Recycling

A picture of two stacks of books.
katerha / Creative Commons

A new book club in Raleigh is encouraging some trashy reading this summer.

The Solid Waste Services Department says it's a way of celebrating the 25 years since Raleigh set up a curbside recycling program, and the city wants readers to learn more about how garbage is managed and how recycling works.

A picture of curbside recycling carts in Durham.
Ildar Sagdejev / Wikipedia

Durham's Solid Waste Department is cutting four jobs to make up for a $1.1 million budget shortfall.

Director Donald Long said his department is very expensive to run. Its $16 million budget is about the same size as last year, and Long said one of the only places to cut costs is personnel.

A picture of a chair in front of a pile of garbage.
Rebecca Martinez / WUNC

The Raleigh City Council wants to reduce the amount of garbage it sends to a landfill in Southern Wake County.

Raleigh pays about $33 for each ton of garbage it buries, but the city can make $30 on each ton it recycles. This morning, Raleigh's Solid waste director is presenting a list of options to increase recycling. One company in town, WasteZero, says it has the best option.

Packing The Trash Into The Landfill: How Trash Is Handled Now

A picture of a recycling cart
Cary

Starting today, residents of Cary can recycle even more waste materials.  In addition to soda bottles and milk jugs, Cary will accept bulky #2 HPDE plastic in its curbside recycling bins.

Solid Waste Division Manager Bob Holden said that includes old patio furniture, storage bins, and garbage cans.

“We listened to our citizens,” Holden said. “Our citizens wanted us to look for more ways to recycle more things. And working with our contractor, they found a domestic market that would accept these specific items to make paint cans out of them.”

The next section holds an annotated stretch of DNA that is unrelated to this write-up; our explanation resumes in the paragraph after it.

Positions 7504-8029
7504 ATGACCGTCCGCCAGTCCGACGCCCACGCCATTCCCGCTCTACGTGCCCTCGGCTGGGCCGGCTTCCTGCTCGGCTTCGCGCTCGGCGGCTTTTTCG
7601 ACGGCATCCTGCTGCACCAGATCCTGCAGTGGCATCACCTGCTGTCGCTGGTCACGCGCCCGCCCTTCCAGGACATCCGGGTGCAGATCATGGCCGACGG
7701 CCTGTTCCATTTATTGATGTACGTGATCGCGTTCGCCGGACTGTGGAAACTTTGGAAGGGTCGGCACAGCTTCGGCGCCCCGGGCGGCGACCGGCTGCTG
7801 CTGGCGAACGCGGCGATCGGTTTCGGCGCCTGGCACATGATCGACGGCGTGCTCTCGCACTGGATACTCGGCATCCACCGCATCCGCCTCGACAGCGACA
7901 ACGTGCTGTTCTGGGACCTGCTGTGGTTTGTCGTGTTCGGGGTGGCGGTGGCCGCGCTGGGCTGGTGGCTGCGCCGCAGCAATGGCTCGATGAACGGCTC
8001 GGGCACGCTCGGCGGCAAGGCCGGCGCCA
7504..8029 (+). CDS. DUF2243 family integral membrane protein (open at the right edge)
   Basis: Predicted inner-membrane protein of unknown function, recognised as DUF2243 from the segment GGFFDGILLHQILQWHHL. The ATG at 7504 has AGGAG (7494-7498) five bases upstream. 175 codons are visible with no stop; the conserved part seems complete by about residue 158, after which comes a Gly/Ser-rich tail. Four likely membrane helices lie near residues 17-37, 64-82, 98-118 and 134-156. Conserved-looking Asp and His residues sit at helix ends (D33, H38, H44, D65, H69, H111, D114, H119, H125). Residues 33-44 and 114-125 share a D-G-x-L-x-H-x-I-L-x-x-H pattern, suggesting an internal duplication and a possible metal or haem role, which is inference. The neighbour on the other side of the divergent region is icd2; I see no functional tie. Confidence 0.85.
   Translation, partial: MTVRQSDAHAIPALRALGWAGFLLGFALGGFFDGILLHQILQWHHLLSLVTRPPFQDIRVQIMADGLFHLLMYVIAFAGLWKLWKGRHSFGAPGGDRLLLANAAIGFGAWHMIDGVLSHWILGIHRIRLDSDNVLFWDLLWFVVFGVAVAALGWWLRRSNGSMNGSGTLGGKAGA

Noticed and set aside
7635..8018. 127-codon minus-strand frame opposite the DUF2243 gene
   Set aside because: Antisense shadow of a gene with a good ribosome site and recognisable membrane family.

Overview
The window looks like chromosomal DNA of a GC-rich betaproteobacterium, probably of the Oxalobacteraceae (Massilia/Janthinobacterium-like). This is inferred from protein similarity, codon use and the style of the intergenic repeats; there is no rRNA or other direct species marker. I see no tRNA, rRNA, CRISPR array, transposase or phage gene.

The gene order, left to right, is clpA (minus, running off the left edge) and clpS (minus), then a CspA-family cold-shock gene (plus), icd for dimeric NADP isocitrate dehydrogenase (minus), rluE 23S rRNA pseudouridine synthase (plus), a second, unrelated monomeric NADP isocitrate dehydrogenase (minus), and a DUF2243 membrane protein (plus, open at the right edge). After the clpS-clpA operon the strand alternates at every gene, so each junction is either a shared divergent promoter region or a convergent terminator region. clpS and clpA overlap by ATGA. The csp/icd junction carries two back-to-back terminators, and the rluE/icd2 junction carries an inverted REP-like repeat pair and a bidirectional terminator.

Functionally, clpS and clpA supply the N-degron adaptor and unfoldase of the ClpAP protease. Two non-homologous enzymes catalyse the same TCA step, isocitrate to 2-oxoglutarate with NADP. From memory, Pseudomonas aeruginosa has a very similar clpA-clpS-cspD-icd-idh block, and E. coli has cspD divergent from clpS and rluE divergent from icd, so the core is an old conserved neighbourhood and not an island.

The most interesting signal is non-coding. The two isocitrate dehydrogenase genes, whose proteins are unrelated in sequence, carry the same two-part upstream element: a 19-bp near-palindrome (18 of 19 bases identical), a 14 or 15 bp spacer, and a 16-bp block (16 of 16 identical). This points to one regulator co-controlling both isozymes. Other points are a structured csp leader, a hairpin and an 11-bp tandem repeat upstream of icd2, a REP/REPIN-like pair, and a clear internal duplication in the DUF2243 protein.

A picture of flattened soda cans
gfpeck / Flickr

A growing contingent of manufacturers is working to make products with packaging that won't end up in a landfill.

They'll have a workshop devoted to education and idea-swapping at this week's Zeroing in on Waste Reduction event in Asheville. Carolina Recycling Association hosts the annual conference and trade show, which will gather 700 exhibitors, businesses, speakers and participants.

Diane Davis is the executive director of the CRA. She said making products that limit waste can be cost-effective while being environmentally friendly.

Orange County leaders may be forced to change how its recycling program is paid for.  The county says its recycling efforts have reduced trash in landfills by nearly 60 percent.  The county has been charging fees on property tax bills for the last decade to help pay for the program.  But the fee was never approved by the General Assembly.  The county manager's suggestion to privatize recycling pickup was resisted by some county commissioners. 

Counties across North Carolina are embarking on one of their official after-Christmas duties – disposing of hundreds of tons of Christmas trees. Here's what's happening in Wilmington.

A new program in Greensboro aims to keep old mattresses from being sent to the dump.

In what is believed to be the first initiative of its kind in the country the City is partnering with Mattress Go Round. The Greensboro company recycles old mattresses and box springs by repairing, sanitizing and rebuilding them for resale. President and Founder of the company Robert Savino says keeping the bulky mattresses out of landfills will save space and money.

North Carolina is hoping to find better uses for discarded food. A new study from the Department of Environment and Natural Resources finds that residents and businesses generate over a million tons of food waste a year. Scott Mouw is director of the state recycling program.

Scott Mouw: We now should turn our attention to diverting that material from landfills and to other kinds of uses, whether it's using the food for donation to food banks, or to composting, or to other uses that may eventually turn into energy like in anaerobic digestion.

Officials in Currituck County are trying to restore oyster populations by getting consumers to recycle the shells. The N.C. Division of Marine Fisheries has set up receiving areas at the Barco and Moyock Recycling Centers. The agency's Patricia Smith is asking residents and restaurants to take shells to one of those two designated sites:

Pages